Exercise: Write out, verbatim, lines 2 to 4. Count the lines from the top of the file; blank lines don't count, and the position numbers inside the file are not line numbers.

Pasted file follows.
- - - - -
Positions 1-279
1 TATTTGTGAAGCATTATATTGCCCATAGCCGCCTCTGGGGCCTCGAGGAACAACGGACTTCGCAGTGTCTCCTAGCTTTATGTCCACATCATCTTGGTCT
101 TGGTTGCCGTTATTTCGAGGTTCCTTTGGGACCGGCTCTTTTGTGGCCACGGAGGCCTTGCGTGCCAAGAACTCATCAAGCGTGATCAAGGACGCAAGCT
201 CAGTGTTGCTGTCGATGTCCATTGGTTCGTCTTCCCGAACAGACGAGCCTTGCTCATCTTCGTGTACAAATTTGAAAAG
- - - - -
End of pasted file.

1 TATTTGTGAAGCATTATATTGCCCATAGCCGCCTCTGGGGCCTCGAGGAACAACGGACTTCGCAGTGTCTCCTAGCTTTATGTCCACATCATCTTGGTCT
101 TGGTTGCCGTTATTTCGAGGTTCCTTTGGGACCGGCTCTTTTGTGGCCACGGAGGCCTTGCGTGCCAAGAACTCATCAAGCGTGATCAAGGACGCAAGCT
201 CAGTGTTGCTGTCGATGTCCATTGGTTCGTCTTCCCGAACAGACGAGCCTTGCTCATCTTCGTGTACAAATTTGAAAAG